Feb. 5 (Bloomberg) -- Brazil’s swap rates climbed to a four-month high after a report showed inflation was faster than forecast, fueling speculation that the central bank will raise borrowing costs to contain price gains.
Swap rates due in January 2016 rose three basis points, or 0.03 percentage point, to 8.58 percent at 9:44 a.m. in Sao Paulo, the highest level on a closing basis since Oct. 4. The real appreciated 0.3 percent to 1.9905 per dollar.
The Getulio Vargas Foundation reported that its IGP-DI index of producer, consumer and construction prices rose 0.31 percent in January, more than the 0.26 percent median forecast of 25 economists surveyed by Bloomberg.
“Inflation is still worrisome,” Pedro Tuesta, a senior economist who covers Latin America at 4Cast Inc., said in an interview from New York.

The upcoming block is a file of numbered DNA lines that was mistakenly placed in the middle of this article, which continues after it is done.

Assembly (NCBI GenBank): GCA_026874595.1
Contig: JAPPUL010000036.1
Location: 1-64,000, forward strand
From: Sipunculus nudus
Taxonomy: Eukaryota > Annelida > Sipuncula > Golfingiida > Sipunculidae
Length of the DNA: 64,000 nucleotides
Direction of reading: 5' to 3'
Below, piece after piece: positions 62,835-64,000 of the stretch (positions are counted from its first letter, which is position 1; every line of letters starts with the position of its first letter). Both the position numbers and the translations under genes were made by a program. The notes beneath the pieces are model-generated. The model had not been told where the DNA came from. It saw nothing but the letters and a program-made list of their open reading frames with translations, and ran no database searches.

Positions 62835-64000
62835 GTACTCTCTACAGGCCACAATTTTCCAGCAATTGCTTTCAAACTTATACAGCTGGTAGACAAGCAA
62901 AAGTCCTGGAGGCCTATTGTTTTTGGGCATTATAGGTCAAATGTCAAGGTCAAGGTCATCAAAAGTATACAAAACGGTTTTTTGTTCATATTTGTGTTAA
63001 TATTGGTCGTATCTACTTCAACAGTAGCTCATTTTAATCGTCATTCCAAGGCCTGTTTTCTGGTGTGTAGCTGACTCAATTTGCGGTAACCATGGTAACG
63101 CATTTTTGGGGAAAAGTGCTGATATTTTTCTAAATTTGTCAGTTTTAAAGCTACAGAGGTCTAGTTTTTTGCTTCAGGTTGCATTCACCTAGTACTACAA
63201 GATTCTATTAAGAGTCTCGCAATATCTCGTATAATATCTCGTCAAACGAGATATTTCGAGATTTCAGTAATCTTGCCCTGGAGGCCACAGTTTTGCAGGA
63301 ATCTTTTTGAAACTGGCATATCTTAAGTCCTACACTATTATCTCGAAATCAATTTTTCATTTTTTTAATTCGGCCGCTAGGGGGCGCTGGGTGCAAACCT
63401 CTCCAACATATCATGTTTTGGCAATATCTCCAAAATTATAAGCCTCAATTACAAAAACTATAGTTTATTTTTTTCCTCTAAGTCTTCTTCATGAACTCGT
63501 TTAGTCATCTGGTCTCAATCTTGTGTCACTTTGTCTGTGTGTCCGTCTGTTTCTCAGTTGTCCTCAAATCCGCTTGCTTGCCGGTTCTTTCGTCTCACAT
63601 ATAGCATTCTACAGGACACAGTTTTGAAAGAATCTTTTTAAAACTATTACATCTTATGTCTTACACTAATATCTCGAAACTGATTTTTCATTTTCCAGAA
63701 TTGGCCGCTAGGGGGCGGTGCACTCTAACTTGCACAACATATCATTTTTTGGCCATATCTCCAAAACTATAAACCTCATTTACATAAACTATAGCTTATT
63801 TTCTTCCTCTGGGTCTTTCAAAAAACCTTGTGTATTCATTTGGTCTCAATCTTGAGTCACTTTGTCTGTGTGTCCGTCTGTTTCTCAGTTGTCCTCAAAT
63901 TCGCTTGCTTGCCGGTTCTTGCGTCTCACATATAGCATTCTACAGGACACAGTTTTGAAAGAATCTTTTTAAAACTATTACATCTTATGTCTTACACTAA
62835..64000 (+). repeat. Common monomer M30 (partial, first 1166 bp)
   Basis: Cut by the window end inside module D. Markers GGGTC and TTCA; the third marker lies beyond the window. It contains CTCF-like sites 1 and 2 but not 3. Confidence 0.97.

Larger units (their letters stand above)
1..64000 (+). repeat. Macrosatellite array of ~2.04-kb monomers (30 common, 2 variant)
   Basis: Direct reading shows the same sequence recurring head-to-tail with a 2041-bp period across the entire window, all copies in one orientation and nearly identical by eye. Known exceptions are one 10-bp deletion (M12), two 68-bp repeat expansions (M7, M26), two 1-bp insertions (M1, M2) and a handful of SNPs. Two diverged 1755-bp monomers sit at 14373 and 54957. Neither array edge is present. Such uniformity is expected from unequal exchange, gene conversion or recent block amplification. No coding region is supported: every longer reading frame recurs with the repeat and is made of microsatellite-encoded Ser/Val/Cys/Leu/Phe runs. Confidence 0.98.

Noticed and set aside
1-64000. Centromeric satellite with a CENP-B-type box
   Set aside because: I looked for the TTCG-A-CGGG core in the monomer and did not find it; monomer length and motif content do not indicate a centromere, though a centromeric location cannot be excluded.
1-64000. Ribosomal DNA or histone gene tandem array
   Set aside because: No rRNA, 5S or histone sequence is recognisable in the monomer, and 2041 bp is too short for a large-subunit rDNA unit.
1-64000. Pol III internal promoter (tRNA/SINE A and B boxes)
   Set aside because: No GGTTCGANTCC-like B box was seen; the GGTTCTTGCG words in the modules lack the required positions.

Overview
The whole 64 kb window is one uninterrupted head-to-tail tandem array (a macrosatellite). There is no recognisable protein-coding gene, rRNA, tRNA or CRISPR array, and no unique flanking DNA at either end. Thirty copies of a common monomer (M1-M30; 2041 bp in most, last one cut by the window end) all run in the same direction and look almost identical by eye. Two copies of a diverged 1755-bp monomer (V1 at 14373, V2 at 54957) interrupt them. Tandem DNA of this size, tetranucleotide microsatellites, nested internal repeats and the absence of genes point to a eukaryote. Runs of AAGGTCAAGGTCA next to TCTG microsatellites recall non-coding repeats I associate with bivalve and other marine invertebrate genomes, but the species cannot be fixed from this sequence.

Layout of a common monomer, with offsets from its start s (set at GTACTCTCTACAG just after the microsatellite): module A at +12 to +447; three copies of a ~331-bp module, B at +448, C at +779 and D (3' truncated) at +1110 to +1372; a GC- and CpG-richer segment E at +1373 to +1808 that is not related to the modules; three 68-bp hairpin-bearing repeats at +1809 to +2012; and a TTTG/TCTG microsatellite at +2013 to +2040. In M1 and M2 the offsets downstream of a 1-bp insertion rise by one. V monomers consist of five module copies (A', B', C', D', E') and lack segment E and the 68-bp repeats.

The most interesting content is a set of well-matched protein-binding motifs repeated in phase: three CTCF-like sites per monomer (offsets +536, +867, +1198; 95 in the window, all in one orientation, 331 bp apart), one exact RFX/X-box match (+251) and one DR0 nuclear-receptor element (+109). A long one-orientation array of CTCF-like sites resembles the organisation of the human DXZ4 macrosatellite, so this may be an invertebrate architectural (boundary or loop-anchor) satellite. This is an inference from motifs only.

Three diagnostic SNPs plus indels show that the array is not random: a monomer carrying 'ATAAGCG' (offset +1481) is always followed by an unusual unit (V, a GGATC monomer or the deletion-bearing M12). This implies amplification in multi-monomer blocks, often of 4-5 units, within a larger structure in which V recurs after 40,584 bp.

The outlook for inflation is getting worse in the “short term” while the economic recovery was less intense than expected, the central bank said in minutes of its Jan. 15-16 policy meeting. The board held the target lending rate at a record low 7.25 percent.
The real rallied to a level beyond 2 per U.S. dollar on Jan. 28 for the first time since July after the central bank intervened by selling $1.85 billion of foreign-exchange swaps as inflation accelerated.
Annual inflation has exceeded the 4.5 percent midpoint of the central bank’s target range for 28 consecutive months. The IPCA index of consumer prices rose 5.84 percent in December from a year earlier, quickening from the 5.53 percent annual pace in the prior month.
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